Traditional pronouns are fine
A few years ago Haverford College took on the enterprising task of purging its campus of gendered language. The school “adopted the use of gender-neutral pronouns referring to unspecified community members when referenced in College text and official policies” and also abolished the term “freshman” in favor of “first-year.” Most notably, the school encourages community members to report any gendered language they encounter in official campus documents so that it can be “updated.”
Well. The dialectical trend in American life for some time now has been to move away from any sort of gendered language; where once “he” served as a perfectly acceptable generic pronoun, “they” has, confusingly, taken its place. In very recent years even more bizarre forms have arisen: Where before we referred to “pregnant women” (or, the saints preserve us, “mothers”), it is now increasingly fashionable to say “pregnant person,” just in case there’s a pregnant man lurking somewhere in the concrete noun. In the near future we can probably expect to be dining on personwiches.
Here is a simple fact: It’s okay to say “he” and “she.” Using “he” as a generic noun is perfectly fine; very few people will be offended by it. If one is dealing with a particularly sensitive population, it is perfectly fine to use “she” as a stand-in; “he or she” is also acceptable, if slightly more cumbersome. Assuming that a man standing in front of you is a man, and a woman a woman, is also fine. There’s nothing at all subversive about any of this; it’s just normal and acceptable. Don’t worry about it.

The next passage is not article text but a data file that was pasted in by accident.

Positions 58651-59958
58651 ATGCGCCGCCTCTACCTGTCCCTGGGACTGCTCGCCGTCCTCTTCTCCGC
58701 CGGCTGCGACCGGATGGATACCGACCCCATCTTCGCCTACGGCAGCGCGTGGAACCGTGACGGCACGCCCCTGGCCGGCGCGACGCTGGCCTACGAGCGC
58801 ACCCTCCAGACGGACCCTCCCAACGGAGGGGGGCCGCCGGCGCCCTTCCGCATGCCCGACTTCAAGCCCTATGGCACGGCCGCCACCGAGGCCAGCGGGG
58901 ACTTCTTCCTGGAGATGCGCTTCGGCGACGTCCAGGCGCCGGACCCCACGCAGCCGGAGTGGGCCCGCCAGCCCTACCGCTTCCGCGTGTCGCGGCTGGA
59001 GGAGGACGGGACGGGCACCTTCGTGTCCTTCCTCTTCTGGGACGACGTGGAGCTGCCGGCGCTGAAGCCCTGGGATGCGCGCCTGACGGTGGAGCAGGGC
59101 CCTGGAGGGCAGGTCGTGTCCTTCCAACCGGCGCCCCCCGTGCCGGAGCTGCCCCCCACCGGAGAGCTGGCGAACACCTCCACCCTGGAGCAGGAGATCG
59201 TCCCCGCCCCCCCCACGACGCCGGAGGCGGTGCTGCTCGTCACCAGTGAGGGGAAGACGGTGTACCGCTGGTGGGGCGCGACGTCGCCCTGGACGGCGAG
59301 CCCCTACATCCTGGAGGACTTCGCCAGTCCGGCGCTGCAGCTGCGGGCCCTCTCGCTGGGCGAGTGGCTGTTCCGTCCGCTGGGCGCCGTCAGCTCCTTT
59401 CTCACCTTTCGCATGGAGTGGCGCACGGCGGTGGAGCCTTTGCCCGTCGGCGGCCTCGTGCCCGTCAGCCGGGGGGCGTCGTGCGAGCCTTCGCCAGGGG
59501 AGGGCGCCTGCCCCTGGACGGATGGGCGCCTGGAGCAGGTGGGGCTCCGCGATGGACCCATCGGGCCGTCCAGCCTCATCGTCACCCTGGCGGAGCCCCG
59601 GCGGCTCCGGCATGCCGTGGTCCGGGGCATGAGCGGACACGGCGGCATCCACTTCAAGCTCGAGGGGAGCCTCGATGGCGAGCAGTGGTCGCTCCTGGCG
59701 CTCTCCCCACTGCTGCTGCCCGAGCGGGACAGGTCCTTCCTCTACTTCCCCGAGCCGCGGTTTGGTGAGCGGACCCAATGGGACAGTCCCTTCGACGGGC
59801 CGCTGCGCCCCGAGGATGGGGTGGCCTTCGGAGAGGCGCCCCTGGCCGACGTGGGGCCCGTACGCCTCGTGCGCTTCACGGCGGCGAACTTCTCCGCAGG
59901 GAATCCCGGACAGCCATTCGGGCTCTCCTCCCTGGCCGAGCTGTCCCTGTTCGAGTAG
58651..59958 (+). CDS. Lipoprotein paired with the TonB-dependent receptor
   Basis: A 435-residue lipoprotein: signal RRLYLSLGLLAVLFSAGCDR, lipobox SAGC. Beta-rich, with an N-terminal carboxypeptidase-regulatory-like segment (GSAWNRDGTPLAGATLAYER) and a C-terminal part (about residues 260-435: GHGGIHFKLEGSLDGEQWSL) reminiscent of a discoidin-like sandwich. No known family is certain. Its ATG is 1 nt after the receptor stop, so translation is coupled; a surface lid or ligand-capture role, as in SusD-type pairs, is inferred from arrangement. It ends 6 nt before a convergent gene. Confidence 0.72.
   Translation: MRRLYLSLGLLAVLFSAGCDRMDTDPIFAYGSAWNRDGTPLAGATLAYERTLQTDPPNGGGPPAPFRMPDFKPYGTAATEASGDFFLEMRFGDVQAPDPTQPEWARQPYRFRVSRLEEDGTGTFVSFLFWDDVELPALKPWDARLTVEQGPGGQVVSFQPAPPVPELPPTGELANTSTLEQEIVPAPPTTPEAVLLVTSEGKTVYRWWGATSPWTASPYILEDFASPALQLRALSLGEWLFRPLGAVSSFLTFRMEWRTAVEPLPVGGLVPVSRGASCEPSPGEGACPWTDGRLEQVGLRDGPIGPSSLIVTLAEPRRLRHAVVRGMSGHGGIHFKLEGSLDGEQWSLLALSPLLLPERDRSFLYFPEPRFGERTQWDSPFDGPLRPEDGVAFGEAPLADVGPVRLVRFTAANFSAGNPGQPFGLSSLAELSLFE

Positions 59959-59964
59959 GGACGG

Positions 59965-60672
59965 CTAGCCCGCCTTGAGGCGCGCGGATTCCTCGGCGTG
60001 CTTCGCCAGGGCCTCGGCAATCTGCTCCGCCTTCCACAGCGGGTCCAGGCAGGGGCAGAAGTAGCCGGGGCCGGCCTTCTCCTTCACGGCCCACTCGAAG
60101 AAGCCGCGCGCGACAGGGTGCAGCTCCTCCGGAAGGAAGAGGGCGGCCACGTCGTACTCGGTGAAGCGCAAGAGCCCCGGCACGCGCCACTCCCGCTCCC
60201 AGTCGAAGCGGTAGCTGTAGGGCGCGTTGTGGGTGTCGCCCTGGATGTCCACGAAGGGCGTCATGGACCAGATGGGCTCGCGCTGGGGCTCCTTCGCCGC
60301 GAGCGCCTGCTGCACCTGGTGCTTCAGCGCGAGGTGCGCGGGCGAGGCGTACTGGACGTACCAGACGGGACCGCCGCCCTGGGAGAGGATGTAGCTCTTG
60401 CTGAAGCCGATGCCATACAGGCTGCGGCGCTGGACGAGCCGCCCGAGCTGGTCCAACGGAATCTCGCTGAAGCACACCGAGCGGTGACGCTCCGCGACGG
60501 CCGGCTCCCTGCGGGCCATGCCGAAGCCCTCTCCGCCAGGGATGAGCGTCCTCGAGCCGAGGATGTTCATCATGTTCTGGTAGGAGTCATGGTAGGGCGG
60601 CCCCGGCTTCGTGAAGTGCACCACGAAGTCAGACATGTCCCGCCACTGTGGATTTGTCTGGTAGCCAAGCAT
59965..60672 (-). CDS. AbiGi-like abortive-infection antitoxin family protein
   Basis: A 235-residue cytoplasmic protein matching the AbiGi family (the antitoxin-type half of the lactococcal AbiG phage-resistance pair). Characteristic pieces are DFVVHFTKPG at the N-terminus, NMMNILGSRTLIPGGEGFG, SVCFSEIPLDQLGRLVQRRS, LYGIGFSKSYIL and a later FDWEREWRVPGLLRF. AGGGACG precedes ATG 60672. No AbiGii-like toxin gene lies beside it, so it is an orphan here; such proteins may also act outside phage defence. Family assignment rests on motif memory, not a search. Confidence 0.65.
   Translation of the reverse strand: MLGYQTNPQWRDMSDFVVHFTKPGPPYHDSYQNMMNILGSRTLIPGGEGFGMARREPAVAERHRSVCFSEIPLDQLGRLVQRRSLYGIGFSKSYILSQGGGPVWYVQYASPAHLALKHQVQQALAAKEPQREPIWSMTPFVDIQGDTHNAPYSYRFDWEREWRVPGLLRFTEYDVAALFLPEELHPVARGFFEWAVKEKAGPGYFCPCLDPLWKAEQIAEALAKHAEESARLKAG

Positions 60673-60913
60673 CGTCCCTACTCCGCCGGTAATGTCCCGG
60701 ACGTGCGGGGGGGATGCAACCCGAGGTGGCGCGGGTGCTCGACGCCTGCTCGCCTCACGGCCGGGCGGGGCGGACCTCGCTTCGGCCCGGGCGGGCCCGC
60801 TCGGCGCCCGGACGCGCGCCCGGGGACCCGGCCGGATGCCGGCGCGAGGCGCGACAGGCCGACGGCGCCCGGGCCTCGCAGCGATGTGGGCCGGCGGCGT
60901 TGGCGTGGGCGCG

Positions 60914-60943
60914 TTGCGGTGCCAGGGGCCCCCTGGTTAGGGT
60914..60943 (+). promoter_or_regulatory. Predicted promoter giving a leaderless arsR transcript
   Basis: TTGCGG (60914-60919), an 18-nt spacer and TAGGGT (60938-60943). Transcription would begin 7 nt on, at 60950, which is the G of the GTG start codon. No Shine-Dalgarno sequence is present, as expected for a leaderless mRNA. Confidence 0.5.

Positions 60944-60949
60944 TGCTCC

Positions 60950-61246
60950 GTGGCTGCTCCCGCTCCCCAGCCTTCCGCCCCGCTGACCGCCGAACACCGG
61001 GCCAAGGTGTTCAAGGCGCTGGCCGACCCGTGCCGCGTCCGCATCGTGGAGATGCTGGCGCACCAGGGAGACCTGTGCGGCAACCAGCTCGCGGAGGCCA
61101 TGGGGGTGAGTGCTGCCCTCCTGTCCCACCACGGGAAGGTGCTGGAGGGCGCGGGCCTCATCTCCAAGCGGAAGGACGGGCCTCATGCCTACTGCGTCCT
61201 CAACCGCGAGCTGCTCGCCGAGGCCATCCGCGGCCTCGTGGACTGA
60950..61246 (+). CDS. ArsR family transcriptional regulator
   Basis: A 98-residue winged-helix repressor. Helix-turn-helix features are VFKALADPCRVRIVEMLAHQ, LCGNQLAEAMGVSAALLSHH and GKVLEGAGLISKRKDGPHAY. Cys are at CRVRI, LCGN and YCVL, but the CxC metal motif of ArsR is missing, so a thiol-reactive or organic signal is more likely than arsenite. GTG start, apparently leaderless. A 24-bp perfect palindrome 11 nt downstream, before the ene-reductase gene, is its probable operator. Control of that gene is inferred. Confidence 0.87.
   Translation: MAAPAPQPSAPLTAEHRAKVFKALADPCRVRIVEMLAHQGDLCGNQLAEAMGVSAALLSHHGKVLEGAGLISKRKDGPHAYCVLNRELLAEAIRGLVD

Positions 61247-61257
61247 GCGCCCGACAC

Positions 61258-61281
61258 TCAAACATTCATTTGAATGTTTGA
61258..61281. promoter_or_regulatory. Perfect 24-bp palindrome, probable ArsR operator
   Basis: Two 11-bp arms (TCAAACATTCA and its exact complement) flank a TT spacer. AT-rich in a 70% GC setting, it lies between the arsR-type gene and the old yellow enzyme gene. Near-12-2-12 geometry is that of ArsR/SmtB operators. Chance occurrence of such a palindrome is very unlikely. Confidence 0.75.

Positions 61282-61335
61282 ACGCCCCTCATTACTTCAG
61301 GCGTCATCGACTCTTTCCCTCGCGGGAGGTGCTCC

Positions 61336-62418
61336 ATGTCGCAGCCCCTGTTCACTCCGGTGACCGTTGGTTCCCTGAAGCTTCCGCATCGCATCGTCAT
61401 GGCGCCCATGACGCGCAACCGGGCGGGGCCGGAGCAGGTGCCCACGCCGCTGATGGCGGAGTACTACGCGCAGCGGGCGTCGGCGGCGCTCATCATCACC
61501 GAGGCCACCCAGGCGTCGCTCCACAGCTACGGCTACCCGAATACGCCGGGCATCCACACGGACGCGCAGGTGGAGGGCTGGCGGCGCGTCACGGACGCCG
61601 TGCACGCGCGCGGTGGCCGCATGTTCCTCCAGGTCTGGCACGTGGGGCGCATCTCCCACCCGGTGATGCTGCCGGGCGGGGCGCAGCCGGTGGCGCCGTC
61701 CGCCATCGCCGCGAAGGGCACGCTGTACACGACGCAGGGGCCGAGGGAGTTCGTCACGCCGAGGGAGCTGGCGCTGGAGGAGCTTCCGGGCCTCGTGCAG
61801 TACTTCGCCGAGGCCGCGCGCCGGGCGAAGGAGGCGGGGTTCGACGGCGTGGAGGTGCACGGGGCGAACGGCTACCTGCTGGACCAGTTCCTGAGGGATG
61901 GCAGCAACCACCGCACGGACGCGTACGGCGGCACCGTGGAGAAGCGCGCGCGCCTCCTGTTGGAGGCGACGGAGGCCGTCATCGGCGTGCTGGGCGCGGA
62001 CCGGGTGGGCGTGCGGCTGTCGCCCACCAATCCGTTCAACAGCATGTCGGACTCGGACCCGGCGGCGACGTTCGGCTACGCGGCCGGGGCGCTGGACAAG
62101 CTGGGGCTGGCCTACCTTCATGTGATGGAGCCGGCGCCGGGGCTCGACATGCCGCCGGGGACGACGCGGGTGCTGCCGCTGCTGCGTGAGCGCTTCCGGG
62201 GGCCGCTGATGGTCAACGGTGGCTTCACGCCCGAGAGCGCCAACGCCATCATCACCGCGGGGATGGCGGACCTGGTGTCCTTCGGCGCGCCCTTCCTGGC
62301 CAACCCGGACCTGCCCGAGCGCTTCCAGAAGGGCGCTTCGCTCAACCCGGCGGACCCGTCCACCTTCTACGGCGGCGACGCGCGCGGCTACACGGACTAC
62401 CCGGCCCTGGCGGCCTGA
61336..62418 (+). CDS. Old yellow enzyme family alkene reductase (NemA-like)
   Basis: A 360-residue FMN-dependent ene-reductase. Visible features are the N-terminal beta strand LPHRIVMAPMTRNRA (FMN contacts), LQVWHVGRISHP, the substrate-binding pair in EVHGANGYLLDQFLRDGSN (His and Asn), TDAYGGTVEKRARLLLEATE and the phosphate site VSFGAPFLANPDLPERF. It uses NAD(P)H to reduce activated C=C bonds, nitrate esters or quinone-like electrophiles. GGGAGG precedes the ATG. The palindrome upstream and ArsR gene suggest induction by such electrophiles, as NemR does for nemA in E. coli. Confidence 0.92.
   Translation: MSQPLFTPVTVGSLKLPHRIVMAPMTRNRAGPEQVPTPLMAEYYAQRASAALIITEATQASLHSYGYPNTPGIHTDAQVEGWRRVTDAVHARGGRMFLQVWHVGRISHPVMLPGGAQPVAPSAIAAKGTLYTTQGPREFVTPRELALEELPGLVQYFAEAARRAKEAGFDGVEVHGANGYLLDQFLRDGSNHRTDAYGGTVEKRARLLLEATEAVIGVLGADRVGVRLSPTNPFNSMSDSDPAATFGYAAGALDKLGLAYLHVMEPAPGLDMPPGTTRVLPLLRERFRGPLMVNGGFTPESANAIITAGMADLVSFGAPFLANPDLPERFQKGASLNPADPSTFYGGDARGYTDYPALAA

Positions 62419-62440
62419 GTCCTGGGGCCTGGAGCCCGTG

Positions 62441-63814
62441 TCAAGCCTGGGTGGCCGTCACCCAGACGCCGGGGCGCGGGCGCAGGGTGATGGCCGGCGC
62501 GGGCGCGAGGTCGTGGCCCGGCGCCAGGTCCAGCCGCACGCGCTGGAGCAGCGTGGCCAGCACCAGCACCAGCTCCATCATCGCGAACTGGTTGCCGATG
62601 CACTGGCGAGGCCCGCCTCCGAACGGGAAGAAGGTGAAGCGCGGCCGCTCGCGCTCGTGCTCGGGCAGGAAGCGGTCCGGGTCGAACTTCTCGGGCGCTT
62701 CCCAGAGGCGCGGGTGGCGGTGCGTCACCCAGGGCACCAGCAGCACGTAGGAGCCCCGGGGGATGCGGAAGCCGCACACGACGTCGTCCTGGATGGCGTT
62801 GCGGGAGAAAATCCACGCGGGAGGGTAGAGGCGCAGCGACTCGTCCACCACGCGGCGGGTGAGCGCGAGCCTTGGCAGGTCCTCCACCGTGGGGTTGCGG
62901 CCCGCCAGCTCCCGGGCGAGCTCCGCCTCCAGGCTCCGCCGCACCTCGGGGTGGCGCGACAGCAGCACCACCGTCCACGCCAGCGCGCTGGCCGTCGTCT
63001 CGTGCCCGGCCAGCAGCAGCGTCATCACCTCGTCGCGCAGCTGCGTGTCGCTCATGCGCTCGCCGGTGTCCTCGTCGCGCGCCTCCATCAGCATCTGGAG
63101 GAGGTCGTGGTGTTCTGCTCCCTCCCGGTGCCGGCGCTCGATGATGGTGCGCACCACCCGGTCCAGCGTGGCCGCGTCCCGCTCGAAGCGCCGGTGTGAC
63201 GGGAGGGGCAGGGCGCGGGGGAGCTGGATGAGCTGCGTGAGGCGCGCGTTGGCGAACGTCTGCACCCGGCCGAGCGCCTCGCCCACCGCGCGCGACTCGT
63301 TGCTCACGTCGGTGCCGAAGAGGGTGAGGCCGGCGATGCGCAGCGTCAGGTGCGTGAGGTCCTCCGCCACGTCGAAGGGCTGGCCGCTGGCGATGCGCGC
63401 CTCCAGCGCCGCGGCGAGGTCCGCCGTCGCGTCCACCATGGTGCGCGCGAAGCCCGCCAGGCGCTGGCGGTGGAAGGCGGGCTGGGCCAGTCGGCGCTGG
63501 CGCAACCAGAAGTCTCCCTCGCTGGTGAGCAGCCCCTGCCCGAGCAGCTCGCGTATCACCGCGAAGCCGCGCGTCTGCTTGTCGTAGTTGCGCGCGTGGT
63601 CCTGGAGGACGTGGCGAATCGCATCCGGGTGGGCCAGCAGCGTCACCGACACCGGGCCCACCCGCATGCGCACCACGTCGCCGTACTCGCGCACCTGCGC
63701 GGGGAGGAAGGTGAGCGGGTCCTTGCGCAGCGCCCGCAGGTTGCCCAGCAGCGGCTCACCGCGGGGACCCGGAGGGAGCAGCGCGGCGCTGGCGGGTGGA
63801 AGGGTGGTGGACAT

Gender ideology, particularly on campus, has done a great deal of damage to the everyday normal conventions and habits that once facilitated smooth and productive discourse. It is very silly that we now have to worry that saying “he” or “she” might grievously offend someone. This fad will very likely pass in short order; in the meantime, it’s best not to play into it. Just say “he” if you want, and move on with your life.
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